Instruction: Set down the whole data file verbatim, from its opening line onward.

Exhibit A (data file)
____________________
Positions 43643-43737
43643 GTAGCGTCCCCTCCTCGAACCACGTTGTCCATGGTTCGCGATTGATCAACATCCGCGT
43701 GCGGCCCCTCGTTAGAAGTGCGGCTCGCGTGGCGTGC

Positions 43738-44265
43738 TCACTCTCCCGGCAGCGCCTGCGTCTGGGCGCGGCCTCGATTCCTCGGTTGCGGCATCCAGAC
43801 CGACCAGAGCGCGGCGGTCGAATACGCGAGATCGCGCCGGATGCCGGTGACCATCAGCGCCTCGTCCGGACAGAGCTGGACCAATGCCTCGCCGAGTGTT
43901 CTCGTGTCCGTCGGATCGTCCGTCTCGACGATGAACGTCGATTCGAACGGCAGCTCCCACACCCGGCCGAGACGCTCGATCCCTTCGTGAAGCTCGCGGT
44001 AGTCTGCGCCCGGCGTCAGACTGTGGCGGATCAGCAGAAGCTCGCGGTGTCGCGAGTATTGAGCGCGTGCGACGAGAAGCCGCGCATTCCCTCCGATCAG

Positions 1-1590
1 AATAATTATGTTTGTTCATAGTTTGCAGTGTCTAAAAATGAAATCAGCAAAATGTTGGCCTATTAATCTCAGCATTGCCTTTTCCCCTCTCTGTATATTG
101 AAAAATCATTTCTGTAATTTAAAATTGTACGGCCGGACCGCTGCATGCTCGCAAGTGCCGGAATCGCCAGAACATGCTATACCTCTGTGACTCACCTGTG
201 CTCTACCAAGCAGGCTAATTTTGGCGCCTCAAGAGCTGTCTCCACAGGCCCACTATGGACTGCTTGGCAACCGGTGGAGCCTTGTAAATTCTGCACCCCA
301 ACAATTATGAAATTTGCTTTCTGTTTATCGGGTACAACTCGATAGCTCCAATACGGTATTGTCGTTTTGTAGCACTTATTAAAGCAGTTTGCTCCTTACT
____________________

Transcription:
Positions 43643-43737
43643 GTAGCGTCCCCTCCTCGAACCACGTTGTCCATGGTTCGCGATTGATCAACATCCGCGT
43701 GCGGCCCCTCGTTAGAAGTGCGGCTCGCGTGGCGTGC

Positions 43738-44265
43738 TCACTCTCCCGGCAGCGCCTGCGTCTGGGCGCGGCCTCGATTCCTCGGTTGCGGCATCCAGAC
43801 CGACCAGAGCGCGGCGGTCGAATACGCGAGATCGCGCCGGATGCCGGTGACCATCAGCGCCTCGTCCGGACAGAGCTGGACCAATGCCTCGCCGAGTGTT
43901 CTCGTGTCCGTCGGATCGTCCGTCTCGACGATGAACGTCGATTCGAACGGCAGCTCCCACACCCGGCCGAGACGCTCGATCCCTTCGTGAAGCTCGCGGT
44001 AGTCTGCGCCCGGCGTCAGACTGTGGCGGATCAGCAGAAGCTCGCGGTGTCGCGAGTATTGAGCGCGTGCGACGAGAAGCCGCGCATTCCCTCCGATCAG

Positions 1-1590
1 AATAATTATGTTTGTTCATAGTTTGCAGTGTCTAAAAATGAAATCAGCAAAATGTTGGCCTATTAATCTCAGCATTGCCTTTTCCCCTCTCTGTATATTG
101 AAAAATCATTTCTGTAATTTAAAATTGTACGGCCGGACCGCTGCATGCTCGCAAGTGCCGGAATCGCCAGAACATGCTATACCTCTGTGACTCACCTGTG
201 CTCTACCAAGCAGGCTAATTTTGGCGCCTCAAGAGCTGTCTCCACAGGCCCACTATGGACTGCTTGGCAACCGGTGGAGCCTTGTAAATTCTGCACCCCA
301 ACAATTATGAAATTTGCTTTCTGTTTATCGGGTACAACTCGATAGCTCCAATACGGTATTGTCGTTTTGTAGCACTTATTAAAGCAGTTTGCTCCTTACT